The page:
The straight Coop

3 years ago

I remember the days of my childhood back before video games and cell phones and being able to buy anything under the sun even from other countries thanks to commerce and the Internet. The memory I loved the most though is still helping my grandparents with the chickens.

We had several fowl, chickens, pheasants , quail, turkeys, there was even two ducks that waddled around before getting served on the plate. My job was mainly feeding, watering, and collecting eggs. I loved carrying the wire basket around plucking up the warm eggs from the nests and knowing that there would be fresh eggs cooked up later.

Now some 20 years later all of a sudden I am seeing chicken coops popping up in backyards. Not only are they functional but many of them are actually adorable in design and add to the rustic decor of the yard. While we both collected eggs and ate our chickens it appears most people are rearing their hens for the eggs alone.

Now one has to wonder about the cost of this. Building a good chicken coop is no mean feat and it can run up into the 100‘s of dollars in labor and materials. Then there’s the bedding, playground sand is a cheap alternative but most people don’t realize their chicks must have their bedding raked regularly. Not only do chicks go to the bathroom enthusiastically on the ground they also use their food and water dish which must be changed. Then of course there’s feed to be bought, feeders, incubators if you intend to raise your own chickens as well as make use of the eggs.

All of this together seems like an awful lot doesn’t it for a few eggs and a chicken that’ let’s be honest, most people wouldn’t have the guts or know how to slaughter and dress for a meal? However there are some benefits to this. If you don’t wish to eat your chickens then once grown certain breeds can produce 259 eggs a year! Now I myself don’t eat eggs a lot and usually only remember them when I have the hankering to make brownies. So I would actually save myself some trouble of leftover eggs by only using the ones I need and allowing the hen to hatch the others if she can.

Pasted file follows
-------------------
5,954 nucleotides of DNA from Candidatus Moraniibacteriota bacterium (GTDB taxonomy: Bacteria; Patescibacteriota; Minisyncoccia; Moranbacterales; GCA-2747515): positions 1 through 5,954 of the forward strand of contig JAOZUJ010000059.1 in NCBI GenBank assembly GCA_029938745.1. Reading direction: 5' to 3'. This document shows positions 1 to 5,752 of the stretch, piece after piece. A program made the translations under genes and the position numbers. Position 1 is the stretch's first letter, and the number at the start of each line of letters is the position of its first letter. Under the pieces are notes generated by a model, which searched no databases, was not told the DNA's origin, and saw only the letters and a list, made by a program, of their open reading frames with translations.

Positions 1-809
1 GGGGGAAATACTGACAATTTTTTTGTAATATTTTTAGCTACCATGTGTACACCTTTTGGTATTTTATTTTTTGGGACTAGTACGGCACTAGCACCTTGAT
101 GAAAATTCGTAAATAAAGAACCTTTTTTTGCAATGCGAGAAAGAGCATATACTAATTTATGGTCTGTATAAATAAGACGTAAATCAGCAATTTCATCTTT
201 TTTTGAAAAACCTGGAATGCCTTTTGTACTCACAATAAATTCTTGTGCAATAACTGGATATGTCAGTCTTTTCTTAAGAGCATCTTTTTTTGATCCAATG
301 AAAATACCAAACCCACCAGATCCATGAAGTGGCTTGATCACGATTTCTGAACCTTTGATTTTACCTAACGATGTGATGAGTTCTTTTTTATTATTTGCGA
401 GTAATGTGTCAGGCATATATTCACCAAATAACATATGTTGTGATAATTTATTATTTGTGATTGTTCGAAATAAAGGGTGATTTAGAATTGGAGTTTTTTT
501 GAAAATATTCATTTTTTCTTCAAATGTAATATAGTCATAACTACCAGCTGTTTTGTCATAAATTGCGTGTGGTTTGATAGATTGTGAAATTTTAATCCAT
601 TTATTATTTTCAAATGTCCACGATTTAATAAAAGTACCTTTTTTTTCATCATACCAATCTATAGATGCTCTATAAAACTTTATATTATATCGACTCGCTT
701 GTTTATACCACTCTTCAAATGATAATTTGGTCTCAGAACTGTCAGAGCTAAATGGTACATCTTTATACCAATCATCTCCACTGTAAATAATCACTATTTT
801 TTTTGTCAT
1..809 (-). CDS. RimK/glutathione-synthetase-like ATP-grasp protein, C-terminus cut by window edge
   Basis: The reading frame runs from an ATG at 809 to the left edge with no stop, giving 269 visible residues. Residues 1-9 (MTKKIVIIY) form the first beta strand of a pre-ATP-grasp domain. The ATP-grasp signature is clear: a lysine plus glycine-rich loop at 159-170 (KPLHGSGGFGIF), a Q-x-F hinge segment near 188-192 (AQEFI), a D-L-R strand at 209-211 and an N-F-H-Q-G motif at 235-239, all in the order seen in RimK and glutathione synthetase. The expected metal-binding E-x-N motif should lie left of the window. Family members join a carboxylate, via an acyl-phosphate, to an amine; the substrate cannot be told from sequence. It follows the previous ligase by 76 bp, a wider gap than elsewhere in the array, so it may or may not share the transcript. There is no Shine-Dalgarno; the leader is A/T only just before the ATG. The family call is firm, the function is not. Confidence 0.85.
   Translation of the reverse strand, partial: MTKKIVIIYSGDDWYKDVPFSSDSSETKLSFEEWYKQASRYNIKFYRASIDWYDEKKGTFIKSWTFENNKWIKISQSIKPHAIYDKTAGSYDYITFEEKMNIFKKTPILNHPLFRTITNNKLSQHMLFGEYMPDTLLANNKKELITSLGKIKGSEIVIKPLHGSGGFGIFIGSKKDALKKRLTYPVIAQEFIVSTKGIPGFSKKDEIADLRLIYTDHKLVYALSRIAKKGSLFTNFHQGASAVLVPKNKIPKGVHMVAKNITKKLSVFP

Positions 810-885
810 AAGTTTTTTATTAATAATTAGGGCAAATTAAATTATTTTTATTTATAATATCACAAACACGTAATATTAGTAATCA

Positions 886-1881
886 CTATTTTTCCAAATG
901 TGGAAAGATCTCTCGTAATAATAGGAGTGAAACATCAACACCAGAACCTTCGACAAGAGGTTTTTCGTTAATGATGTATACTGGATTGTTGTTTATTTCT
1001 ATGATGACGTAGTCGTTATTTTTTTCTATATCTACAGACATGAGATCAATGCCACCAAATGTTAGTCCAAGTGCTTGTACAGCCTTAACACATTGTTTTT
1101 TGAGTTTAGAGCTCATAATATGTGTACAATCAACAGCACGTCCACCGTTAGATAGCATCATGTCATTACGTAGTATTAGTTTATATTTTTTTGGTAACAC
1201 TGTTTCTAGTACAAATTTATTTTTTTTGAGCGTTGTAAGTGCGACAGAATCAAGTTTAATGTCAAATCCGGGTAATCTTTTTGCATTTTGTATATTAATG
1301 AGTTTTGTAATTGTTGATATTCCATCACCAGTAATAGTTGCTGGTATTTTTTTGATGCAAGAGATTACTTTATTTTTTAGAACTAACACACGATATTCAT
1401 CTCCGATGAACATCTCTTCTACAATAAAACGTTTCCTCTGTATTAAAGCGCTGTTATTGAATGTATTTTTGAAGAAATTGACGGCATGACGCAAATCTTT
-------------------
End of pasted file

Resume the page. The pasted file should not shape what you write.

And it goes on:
Chicks however would need to be sold and I would have to be sure to line a buyer for this. It can be very easy to get over run with chickens. So if you don’t intend to eat any of your chickens try to keep your fowl population under control.

Check your state and housing zone rules. Some places do not allow chicken coops at all due to noise and also the stench that a poorly aired chicken coop can produce. These can be found online or by checking with your local county building.

There are 100‘s of different chickens out there. Some like the silkie don’t even have feathers but are instead covered with lush fur. If your goal is to collect eggs you will need to research the breeds and decide which on is best for you. This is a very handy chart which not only talks about chickens breeds but lists whether or not they are good layers. http://www.mypetchicken.com/chicken-breeds/breed-list.aspx

A side effect that most people don’t realize in keeping chickens is they are actually very sociable if handled from young chicks. Indeed they can look forward to seeing you and will run to greet you clucking. When I was a girl we had each had out favorite chicken the one that was ‘ safe  ‘ from the pot. Mine was a little scrawny rooster who would wait until I was done feeding and watering and collecting and then I would sit on a little stool and he would hop up on my lap and eat out of my hand making his cute little chicken noises.

I hope this gives you a pause to think about getting a chicken coop. Free range laying organic eggs are usually even better if you know where they come from and there is something to be said for collecting your own eggs.

These are some wonderful websites to get you started;

Everything you could possibly need to get started is right here as well as a wonderful forum for any questions you have; http://www.backyardchickens.com/atype/2/Coops

Lovely coop designs as well as practical advice for building your own coop;  http://www.williams-sonoma.com/shop/agrarian-garden/agrarian-garden-chi… 

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